Photography is a science as well as an art. A technical person considers three main factors to capture a good picture i.e. Aperture, Shutter Speed and ISO sensitivity but an artistic brain says three factors are subject, subject and subject. My definition of a good picture is an interesting subject reproduced on digital or print media accurately with appropriate details. Understanding of techniques and camera vastly helps to capture images correctly and reduces the number of attempts and errors. Let us consider photography from a technical perspective.
Camera is essentially is light reading device and these three factors determine the exposure of light to the sensors.
- Aperture: - Aperture is the diameter of the lens. The amount of light that sensor receives is directly proportional to the diameter. Higher the aperture size, the sensor receives more light. Aperture is measured as inverse of F-Stop e.g. f/1.4, f/2.8, f/ 4.5, f/11, f/22. Most cameras indicate the denominator (i.e. 1.4, 2.8, 4.5 etc.) in the controls, so it is best to remember - lower the F-Stop value higher the aperture and higher the F-Stop value lower the aperture. Higher aperture (lower F-Stop values) also means shallow depth of field i.e. subject close to the camera is exposed more. To simplify if the subject is close to the camera (e.g. Portrait), consider using lower values of F-Stop (Larger Aperture) and if the subject is far (Landscape) use higher F-Stop (Smaller aperture).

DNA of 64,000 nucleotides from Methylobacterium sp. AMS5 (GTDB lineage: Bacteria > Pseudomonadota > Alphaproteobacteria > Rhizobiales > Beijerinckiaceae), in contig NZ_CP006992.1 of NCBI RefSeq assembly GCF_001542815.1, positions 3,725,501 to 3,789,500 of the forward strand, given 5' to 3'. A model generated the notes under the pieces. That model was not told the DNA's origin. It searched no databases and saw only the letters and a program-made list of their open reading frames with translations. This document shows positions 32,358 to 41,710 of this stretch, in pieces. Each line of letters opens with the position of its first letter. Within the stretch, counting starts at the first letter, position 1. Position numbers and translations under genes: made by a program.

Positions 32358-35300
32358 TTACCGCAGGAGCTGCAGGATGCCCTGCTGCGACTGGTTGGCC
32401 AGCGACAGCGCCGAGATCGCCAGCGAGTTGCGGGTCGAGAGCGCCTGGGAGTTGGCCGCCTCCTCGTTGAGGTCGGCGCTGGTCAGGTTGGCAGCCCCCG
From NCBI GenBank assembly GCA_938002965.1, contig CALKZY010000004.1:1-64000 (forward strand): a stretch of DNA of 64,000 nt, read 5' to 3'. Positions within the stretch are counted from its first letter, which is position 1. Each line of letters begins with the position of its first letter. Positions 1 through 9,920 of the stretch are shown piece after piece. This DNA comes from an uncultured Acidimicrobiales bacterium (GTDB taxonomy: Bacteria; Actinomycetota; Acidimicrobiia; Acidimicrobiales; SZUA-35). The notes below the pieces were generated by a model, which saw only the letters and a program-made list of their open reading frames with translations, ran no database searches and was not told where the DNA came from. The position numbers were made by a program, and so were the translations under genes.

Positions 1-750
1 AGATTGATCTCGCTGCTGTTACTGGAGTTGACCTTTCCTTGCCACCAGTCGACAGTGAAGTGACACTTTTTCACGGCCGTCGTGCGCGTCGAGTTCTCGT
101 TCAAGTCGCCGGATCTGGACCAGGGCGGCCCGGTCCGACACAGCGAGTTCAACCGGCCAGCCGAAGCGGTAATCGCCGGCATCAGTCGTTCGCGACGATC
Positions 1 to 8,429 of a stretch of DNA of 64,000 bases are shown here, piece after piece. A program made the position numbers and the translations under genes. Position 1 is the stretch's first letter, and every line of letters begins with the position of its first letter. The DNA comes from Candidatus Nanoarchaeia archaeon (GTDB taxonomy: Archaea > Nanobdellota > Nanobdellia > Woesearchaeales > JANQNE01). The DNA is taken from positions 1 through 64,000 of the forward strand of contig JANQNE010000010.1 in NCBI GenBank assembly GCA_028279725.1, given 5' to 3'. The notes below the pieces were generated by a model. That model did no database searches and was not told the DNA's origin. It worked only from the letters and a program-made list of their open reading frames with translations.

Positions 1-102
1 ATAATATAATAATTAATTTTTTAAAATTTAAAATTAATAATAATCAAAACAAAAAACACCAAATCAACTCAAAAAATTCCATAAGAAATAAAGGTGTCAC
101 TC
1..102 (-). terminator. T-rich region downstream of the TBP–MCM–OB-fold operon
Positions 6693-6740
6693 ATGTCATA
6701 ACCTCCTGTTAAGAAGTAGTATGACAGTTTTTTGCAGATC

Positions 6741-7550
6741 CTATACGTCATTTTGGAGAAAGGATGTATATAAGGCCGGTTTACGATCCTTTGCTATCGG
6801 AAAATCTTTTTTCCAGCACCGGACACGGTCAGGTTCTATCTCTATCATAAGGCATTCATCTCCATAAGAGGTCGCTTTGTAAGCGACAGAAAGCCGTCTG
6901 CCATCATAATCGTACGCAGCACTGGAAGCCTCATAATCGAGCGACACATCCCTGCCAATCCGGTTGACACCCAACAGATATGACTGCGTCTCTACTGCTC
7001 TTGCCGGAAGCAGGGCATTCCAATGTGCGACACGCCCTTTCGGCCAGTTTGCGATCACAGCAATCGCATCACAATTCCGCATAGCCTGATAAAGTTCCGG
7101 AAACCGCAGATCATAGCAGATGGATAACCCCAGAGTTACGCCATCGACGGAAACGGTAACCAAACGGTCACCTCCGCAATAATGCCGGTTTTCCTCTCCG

Question Time: For landscape smaller aperture (Higher F-Stop) is recommended but smaller aperture also means sensor receiving lower amount of light. So how does smaller aperture reproduce accurate reproduction of landscape if camera receives lower amount of light?
- Shutter Speed: - Shutter speed represents the duration for which shutter is kept open. Higher the shutter speed, lower the duration for which light reaches the sensor and vice versa. On a sunny bright day higher shutter speed is good while for night photography (without flash), lower shutter speed is required to achieve proper exposure. Shutter speed is measured in terms of time i.e. 1/1000 s, 1/500 s, 1/125 s etc. A steady hand is not good enough at lower shutter speed and hence a tripod is recommended to avoid camera shake.
Question Time: When do we use very high shutter speed but yet pictures can be blurred?
- ISO Sensitivity: - ISO sensitivity represents the sensitivity of sensors (Film in the old days). Higher sensitivity lowers the need for light e.g. ISO1600 requires less light as compare to ISO100. On the flip side, higher ISO means more noise or grain in the picture.
Question Time: What value of ISO, should one use for portraits?
Enough of technical terms and questions; let us look at one picture. What is good about this picture, if any?